By Jonathan Springston, Editor, Relias Media
Within hours of taking office this week, President Biden signed a series of executive actions created to spur renewed action against the COVID-19 pandemic.
On Wednesday, Biden signed an order that sets the table for the administration’s response moving forward. The order designated a White House pandemic coordinator and called for other administrative and organizational cleanup. The president also signed an order mandating mask-wearing on federal property and encouraged Americans generally to wear masks outside the home.
Thursday was a COVID-19-themed day, with the president signing 10 pandemic-related orders. These included a plan for safely reopening schools, delivering more aid to states, establishing a pandemic testing board, and protecting worker safety.
These executive actions occurred ahead of the administration’s legislative push for a $1.9 trillion relief plan in Congress, which would include more direct stimulus to Americans and proper funding to back these executive actions, such as manufacturing more vaccine doses and producing more tests. The healthcare industry welcomed this action.
The American Medical Association (AMA) praised the administration “for moving swiftly to implement a desperately needed national strategy to combat COVID-19.”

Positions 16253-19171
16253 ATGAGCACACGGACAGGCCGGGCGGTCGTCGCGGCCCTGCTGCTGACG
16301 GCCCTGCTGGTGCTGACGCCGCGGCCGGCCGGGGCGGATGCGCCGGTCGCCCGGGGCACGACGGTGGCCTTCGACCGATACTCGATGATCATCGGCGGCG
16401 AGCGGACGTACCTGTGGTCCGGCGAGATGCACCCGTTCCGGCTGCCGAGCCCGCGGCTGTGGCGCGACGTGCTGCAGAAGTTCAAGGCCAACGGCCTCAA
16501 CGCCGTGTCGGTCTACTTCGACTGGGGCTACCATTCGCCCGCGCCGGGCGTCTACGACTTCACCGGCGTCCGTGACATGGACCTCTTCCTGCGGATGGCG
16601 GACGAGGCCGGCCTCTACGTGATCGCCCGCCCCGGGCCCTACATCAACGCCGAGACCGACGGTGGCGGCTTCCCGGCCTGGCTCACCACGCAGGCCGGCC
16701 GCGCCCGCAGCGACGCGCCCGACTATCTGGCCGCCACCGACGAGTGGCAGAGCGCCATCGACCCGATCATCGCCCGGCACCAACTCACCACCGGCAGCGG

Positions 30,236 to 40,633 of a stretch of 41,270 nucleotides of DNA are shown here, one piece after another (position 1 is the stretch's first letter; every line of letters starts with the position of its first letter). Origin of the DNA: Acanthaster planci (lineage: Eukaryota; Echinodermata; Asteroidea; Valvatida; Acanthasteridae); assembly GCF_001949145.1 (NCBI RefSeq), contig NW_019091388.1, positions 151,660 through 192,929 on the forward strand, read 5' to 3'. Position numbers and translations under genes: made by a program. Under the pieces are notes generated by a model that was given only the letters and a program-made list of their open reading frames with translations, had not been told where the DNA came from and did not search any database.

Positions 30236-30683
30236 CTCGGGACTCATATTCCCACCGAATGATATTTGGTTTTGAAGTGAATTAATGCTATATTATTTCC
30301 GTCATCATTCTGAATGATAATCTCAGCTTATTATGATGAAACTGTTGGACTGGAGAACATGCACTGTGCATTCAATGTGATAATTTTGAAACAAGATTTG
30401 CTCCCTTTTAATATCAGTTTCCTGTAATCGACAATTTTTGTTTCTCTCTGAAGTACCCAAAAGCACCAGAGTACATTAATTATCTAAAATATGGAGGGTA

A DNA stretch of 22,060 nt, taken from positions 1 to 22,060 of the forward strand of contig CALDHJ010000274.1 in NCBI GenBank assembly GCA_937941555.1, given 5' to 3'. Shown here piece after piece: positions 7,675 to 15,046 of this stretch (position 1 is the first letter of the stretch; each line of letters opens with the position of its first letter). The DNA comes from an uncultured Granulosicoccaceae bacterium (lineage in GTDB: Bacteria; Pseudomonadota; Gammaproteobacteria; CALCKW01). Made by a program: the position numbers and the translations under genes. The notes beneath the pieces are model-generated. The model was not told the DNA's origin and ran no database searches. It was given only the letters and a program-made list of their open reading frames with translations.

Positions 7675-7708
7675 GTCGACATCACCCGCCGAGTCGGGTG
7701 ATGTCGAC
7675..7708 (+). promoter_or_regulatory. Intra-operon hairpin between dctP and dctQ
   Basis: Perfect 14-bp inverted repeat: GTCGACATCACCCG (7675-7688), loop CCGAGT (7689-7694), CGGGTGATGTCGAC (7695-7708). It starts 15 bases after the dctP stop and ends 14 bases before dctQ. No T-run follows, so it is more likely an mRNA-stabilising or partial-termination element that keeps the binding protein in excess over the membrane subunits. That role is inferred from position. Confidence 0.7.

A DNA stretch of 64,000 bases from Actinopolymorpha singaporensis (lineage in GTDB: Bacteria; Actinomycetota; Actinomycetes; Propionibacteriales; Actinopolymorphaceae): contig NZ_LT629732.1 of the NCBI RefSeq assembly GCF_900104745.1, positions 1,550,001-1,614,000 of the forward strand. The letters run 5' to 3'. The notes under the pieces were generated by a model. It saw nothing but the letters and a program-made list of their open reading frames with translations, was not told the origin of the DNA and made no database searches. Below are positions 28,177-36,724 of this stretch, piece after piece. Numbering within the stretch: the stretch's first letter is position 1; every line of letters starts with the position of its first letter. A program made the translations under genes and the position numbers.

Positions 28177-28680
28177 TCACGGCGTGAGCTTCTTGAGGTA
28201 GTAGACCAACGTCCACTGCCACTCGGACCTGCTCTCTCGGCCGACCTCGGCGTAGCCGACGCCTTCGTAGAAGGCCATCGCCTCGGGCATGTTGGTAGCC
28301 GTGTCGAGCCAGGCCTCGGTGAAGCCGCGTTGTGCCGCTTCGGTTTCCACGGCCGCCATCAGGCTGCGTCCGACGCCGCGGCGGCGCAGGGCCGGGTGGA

“We applaud the Biden administration for taking immediate action today to activate the Defense Production Act (DPA) to ramp up the production of personal protective equipment (PPE), as well as testing and vaccine supplies desperately needed to stem the spread of illness and deaths,” AMA President Susan Bailey, MD, said in a statement. “We are hopeful that the steps taken today will quickly fix the supply chain issues that have plagued the U.S. for many months.”
The American Hospital Association (AHA) concurred, underscoring the importance of using the DPA to solve the PPE problem. “The directives issued by the administration will also help increase coordination and communication among all stakeholders involved in vaccination efforts and increase access to COVID-19 vaccines, treatments, and care,” AHA President and CEO Rick Pollack, said in a statement. “Importantly, they will lead to more adherence to the public health measures we know work, especially mask-wearing.”
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